Neuropeptide deficits in schizophrenia vs. Alzheimer's disease cerebral cortex

Steven M. Gabriel*, Michael Davidson, Vahram Haroutunian, Peter Powchik, Linda M. Bierer, Dushyant P. Purohit, Daniel P. Perl, Kenneth L. Davis

*Corresponding author for this work

Research output: Contribution to journalArticlepeer-review


Neuropeptide concentrations were determined in the postmortem cerebral cortex from 19 cognitive-impaired schizophrenics, 4 normal elderly subjects, 4 multi-infarct dementia (MID) cases, and 13 Alzheimer's disease (AD) patients. Only AD patients met criteria for AD. The normal elderly and MID cases were combined into one control group. Somatostatin concentrations were reduced in both schizophrenia and AD. Neuropeptide Y concentrations were reduced only in schizophrenia, and corticotropin-releasing hormone concentrations were primarily reduced in AD. Concentrations of vasoactive intestinal polypeptide and cholecystokinin also were reduced in schizophrenia, although not as profoundly as somatostatin or neuropeptide Y. In AD, cholecystokinin and vasoactive intestinal peptide were unchanged. Neuropeptide deficits in schizophrenics were more pronounced in the temporal and frontal lobes than in the occipital lobe. The mechanisms underlying these deficits in schizophrenia and AD are likely distinct. In schizophrenia, a common neural element, perhaps the cerebral cortical gaba-aminobutyric acid (GABA)-containing neuron, may underlie these deficits.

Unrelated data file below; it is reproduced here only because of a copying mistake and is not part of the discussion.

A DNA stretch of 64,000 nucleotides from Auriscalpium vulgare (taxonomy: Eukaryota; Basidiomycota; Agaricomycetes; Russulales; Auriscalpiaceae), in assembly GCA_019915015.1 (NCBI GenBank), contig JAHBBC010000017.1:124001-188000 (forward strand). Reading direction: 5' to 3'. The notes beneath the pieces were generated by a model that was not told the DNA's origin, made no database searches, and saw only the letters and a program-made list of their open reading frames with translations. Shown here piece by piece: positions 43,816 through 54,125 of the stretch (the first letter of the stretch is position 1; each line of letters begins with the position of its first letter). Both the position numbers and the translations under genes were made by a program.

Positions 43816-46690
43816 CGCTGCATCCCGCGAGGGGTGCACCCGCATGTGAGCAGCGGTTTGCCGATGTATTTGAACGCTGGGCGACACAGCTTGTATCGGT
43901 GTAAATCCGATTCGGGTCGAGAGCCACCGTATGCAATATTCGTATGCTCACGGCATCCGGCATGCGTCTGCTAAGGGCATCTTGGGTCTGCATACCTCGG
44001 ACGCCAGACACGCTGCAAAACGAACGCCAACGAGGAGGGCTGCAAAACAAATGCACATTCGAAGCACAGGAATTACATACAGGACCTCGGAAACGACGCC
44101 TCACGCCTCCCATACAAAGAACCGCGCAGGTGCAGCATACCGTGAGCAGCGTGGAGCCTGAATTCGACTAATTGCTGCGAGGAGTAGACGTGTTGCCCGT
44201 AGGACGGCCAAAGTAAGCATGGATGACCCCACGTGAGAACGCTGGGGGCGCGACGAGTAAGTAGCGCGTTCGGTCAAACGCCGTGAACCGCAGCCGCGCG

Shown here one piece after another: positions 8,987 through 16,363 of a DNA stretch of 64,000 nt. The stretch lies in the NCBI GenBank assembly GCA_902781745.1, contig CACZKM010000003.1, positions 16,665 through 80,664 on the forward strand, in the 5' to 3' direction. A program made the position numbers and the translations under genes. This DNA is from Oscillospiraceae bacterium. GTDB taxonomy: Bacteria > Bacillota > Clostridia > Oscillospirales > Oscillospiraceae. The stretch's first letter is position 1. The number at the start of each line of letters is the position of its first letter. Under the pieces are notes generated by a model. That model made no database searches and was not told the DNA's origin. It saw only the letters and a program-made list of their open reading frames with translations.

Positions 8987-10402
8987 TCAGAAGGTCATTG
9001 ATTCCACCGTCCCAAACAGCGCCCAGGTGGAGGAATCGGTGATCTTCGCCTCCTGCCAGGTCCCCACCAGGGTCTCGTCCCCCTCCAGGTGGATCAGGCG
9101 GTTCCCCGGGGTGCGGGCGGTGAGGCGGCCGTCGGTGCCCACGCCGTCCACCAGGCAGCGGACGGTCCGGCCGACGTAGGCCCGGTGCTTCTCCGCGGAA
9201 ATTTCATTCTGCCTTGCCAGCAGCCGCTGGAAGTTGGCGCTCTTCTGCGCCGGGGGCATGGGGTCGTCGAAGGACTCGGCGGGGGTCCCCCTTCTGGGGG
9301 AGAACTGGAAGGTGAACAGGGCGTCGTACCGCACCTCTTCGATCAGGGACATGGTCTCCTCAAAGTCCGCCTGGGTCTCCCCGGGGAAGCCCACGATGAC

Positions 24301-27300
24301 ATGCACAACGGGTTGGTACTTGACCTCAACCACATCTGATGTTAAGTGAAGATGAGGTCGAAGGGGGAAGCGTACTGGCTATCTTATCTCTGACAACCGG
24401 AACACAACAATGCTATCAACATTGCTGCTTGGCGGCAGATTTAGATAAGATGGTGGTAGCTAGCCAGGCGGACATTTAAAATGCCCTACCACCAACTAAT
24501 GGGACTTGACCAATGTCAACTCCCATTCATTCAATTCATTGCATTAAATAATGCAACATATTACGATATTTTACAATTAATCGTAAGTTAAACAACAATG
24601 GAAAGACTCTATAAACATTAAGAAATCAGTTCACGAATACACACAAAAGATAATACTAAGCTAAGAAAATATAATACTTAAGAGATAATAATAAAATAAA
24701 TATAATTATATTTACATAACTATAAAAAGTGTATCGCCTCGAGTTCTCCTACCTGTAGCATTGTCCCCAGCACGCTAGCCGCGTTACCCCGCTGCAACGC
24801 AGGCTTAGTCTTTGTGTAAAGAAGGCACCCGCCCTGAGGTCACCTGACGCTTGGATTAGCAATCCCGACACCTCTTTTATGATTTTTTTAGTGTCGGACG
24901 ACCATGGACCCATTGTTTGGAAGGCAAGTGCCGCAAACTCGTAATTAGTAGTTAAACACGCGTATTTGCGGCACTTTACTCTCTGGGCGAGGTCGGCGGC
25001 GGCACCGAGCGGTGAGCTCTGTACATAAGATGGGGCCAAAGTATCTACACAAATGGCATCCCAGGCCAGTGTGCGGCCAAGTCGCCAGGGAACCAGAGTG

Original languageEnglish
Pages (from-to)82-91
Number of pages10
JournalBiological Psychiatry
Issue number2
StatePublished - 15 Jan 1996


FundersFunder number
National Institute on AgingP01AG002219


    • Alzheimer's disease
    • Cholecystokinin
    • Corticotropin-releasing hormone
    • Gamma aminobutyric acid
    • Neuropeptide Y
    • Schizophrenia
    • Somatostatin
    • Vasoactive intestinal polypeptide


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